Let’s talk about–


But also, yes, let’s do exactly that. Yes, you’re right, it’s time for the Smut Report, in which I, Grand Dame of this humble Blog, will inform you which smutty books are worth your time, you filthy bastards. Let’s do it. I mean, not it, jesus, get your minds out of the gutter, this is a family blog (no, it’s not).

A Court of Frost and Starlight – Sarah J. Maas

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Smut level:

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How Much I Remember About the Plot: 

Yo I’m not even gonna lie I skimmed this bish for the d, and joke’s on me cuz woo boy was I disappointed. Same old, same old. This isn’t even ao3 m-rated shiz ok? Get thee to a fanfiction site asap if crazy fae-f*cking is what ye desire.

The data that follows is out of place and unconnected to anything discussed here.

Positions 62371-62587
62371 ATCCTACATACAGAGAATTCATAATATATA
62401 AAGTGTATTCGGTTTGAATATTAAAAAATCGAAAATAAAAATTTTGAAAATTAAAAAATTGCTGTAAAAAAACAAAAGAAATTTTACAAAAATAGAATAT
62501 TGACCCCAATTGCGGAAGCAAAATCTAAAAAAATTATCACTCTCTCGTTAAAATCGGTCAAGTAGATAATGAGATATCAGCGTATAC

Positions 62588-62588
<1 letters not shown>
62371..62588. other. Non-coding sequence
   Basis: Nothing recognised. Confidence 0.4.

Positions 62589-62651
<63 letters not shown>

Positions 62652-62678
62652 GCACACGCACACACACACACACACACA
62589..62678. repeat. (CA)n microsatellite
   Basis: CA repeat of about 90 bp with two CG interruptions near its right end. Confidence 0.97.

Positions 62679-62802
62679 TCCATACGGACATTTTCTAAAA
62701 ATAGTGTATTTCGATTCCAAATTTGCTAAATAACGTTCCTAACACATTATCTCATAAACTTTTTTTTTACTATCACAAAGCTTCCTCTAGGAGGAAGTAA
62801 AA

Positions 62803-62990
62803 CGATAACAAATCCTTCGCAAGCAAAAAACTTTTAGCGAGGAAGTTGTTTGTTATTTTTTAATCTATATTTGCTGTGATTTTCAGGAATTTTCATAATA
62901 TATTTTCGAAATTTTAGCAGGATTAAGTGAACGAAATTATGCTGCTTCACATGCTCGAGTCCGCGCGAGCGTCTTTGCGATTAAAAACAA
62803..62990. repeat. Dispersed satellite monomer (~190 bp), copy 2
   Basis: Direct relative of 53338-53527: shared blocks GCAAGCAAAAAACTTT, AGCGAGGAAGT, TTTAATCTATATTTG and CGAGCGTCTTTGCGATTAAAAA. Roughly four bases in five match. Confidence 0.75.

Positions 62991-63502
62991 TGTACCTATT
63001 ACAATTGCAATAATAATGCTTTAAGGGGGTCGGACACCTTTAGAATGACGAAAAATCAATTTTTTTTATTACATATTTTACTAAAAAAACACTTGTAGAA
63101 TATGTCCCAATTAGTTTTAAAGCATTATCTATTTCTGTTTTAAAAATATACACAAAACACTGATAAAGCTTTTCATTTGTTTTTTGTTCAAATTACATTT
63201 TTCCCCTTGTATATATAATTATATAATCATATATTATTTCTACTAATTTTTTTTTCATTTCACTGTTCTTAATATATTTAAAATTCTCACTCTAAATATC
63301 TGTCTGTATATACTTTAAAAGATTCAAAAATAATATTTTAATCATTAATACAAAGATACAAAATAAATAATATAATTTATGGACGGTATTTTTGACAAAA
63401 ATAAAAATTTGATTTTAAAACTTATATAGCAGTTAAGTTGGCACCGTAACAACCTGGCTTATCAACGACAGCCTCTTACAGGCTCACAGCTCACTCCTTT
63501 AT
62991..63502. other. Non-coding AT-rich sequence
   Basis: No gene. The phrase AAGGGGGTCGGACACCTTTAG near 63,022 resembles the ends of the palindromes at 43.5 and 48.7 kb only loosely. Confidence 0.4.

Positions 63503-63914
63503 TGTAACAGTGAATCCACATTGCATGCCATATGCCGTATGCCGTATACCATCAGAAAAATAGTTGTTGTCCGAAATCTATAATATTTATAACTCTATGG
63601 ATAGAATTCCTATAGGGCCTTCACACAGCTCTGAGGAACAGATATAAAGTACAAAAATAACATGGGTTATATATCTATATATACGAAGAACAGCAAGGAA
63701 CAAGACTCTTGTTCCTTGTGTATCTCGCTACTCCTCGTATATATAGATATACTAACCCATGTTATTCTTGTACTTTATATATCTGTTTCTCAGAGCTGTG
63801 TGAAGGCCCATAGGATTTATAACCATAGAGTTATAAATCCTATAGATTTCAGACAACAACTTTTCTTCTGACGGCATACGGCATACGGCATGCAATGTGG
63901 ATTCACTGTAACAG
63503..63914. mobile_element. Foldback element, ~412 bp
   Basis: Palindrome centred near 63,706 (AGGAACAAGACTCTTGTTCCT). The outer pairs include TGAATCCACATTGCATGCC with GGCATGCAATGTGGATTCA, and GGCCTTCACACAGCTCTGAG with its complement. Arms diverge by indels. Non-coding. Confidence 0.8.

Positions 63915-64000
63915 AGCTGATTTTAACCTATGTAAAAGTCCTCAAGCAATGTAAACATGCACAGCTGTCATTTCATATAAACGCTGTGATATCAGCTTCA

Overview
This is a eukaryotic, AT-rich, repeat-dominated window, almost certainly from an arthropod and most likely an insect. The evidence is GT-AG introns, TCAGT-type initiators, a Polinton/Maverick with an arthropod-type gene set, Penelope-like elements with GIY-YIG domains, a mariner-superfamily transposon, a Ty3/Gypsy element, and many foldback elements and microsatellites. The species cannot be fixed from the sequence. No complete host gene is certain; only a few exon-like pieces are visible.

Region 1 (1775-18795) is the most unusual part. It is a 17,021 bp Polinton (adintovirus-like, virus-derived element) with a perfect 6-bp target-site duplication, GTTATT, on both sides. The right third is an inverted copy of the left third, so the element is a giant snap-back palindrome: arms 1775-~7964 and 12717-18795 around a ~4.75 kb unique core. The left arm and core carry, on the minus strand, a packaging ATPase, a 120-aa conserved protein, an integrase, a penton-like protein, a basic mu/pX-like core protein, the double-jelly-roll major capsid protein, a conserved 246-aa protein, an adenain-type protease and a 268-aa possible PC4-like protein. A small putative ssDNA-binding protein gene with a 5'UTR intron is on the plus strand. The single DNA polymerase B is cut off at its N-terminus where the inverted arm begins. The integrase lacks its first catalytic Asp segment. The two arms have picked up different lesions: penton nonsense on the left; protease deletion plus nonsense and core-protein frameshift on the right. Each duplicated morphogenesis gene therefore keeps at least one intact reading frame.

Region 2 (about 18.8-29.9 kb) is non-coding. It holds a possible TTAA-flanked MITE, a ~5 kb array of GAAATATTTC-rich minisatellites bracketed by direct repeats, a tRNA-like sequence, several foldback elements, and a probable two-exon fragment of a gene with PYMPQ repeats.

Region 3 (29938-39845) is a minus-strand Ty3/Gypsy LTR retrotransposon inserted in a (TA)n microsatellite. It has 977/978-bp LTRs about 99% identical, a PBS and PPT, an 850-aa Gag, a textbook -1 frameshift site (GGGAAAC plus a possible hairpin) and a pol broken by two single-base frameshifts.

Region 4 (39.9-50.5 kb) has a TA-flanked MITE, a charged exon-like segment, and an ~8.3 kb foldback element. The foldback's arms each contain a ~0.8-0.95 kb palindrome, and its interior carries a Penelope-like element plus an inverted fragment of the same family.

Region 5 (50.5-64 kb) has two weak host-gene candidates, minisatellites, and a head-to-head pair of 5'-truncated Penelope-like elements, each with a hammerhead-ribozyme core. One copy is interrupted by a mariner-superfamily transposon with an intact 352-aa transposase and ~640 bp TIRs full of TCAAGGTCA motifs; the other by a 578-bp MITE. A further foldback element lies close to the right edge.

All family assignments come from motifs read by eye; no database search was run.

Worth it? 


Once Upon a Marquess and Her Every Wish – Courtney Milan (it’s a series ok?)

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Smut level:

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How Much I Remember About the Plot:

Put-upon but plucky heroine receives assistance from wealthy blue-blooded aristo, times two.

Worth it? 

I mean, maybe. It’s pretty clean, but there are also corsets, so not a total loss.

Beasting Beauty – Madison Faye

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Smut level:

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How Much I Remember About the Plot:

Beauty and the Beast remake… FROM HELL.

Worth it? 

On the misogynistic bones of Walt Disney himself, no.

The Beau and the Belle – R.S. Grey